The Style of Its Telling

There are two chief protagonists: Genly Ai, a "Mobile" or Diplomatic Envoy assigned to negotiate a Treaty whereby the Gethenian state of Karhide joins a multi-world federation called Ekumen; and Estraven, the Prime Minister of Karhide.

Negotiations do not go smoothly, and the ordeal turns into an 81 day journey across the freezing glacial environment of an inhospitable planet.

The plot, such as it is, is functional. It is largely a vehicle to allow the differences in sexual, social and political characteristics to be showcased.

Most of it is portrayed in alternating journal entries by Estraven or sections from Ai’s official report:

"I'll make my report as if I told a story, for I was taught as a child on my homeworld that Truth is a matter of the imagination.

"The soundest fact may fail or prevail in the style of its telling: like that singular organic jewel of our seas, which grows brighter as one woman wears it and, worn by another, dulls and goes to dust.

"Facts are no more solid, coherent, round, and real than pearls are. But both are sensitive.

"The story is not all mine, nor told by me alone. Indeed I am not sure whose story it is; you can judge better. But it is all one, and if at moments the facts seem to alter with an altered voice, why then you can choose the fact you like best; yet none of them are false, and it is all one story."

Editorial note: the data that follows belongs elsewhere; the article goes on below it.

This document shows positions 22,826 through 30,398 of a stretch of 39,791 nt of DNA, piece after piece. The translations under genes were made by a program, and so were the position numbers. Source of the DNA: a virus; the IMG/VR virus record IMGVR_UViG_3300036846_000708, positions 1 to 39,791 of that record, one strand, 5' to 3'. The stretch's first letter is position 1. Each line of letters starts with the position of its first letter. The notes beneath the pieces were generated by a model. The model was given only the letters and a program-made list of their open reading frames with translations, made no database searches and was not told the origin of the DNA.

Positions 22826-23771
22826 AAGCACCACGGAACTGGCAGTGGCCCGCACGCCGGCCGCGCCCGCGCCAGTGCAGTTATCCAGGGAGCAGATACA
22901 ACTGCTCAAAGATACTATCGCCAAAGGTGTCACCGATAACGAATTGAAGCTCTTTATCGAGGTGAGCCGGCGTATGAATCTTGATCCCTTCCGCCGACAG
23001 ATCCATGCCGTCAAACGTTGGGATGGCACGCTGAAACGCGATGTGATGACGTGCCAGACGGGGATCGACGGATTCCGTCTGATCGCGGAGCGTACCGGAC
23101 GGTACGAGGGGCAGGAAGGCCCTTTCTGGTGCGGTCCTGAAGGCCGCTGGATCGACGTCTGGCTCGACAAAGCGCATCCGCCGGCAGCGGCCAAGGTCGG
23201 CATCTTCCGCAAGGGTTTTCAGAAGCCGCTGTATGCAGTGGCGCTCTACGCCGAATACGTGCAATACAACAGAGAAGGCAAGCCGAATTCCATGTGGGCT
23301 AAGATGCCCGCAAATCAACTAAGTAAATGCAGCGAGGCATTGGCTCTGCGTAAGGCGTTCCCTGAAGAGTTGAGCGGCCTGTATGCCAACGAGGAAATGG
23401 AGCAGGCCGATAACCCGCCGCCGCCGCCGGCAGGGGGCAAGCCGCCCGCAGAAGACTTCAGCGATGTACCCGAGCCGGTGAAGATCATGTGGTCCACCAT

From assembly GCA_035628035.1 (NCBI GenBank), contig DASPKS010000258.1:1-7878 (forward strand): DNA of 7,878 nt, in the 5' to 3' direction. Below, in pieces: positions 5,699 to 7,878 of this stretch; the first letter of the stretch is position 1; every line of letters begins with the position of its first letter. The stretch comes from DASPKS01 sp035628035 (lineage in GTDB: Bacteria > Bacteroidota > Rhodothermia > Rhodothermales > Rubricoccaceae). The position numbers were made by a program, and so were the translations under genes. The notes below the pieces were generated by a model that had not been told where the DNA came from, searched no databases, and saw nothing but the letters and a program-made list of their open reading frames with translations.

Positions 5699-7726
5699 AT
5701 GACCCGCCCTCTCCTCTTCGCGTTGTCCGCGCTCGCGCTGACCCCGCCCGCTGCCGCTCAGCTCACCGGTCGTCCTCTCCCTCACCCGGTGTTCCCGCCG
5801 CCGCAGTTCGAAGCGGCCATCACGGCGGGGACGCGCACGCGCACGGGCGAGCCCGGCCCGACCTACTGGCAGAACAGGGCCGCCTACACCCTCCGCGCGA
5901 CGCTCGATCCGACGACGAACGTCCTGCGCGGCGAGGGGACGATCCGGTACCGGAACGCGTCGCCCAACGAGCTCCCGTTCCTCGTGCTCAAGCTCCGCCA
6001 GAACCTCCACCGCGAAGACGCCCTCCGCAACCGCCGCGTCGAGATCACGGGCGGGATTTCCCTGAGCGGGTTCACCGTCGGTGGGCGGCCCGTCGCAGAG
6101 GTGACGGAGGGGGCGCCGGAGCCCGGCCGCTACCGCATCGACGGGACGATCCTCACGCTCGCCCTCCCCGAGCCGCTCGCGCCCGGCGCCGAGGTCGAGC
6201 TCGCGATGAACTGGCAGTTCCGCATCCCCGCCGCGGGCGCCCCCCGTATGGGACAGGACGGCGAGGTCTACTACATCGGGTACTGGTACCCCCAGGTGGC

Even in these concise introductory sentences, Le Guin neatly summarises her approach. She is concerned with facts, the truth, imagination, story-telling, the collaboration of different voices that might or might not form a harmonious composite.

Submission Impossible

The Gethenians are not socially aggressive or even, it seems, acquisitive, in a personal or collective manner. Technological progress is incremental and measured. They don’t know war. They have eliminated the masculinity behind the rapist and the femininity behind the rape victim, resulting in the elimination of rape and sexual abuse.

This leaves them as a people free to concentrate on their one shared enemy, the environment, the cold, the Winter, the Ice.

Subject to the perils of the climate, their religion (Handdara) allows them to concentrate on an intensified trance-like experience of the present, what they call the Presence, which involves a loss of self through "extreme sensual receptiveness and awareness".

Pleasure derives from sensitivity rather than subjection or submission.

What is missing, absent two genders, is the subjugation of one by the other.

"Shifgrethor"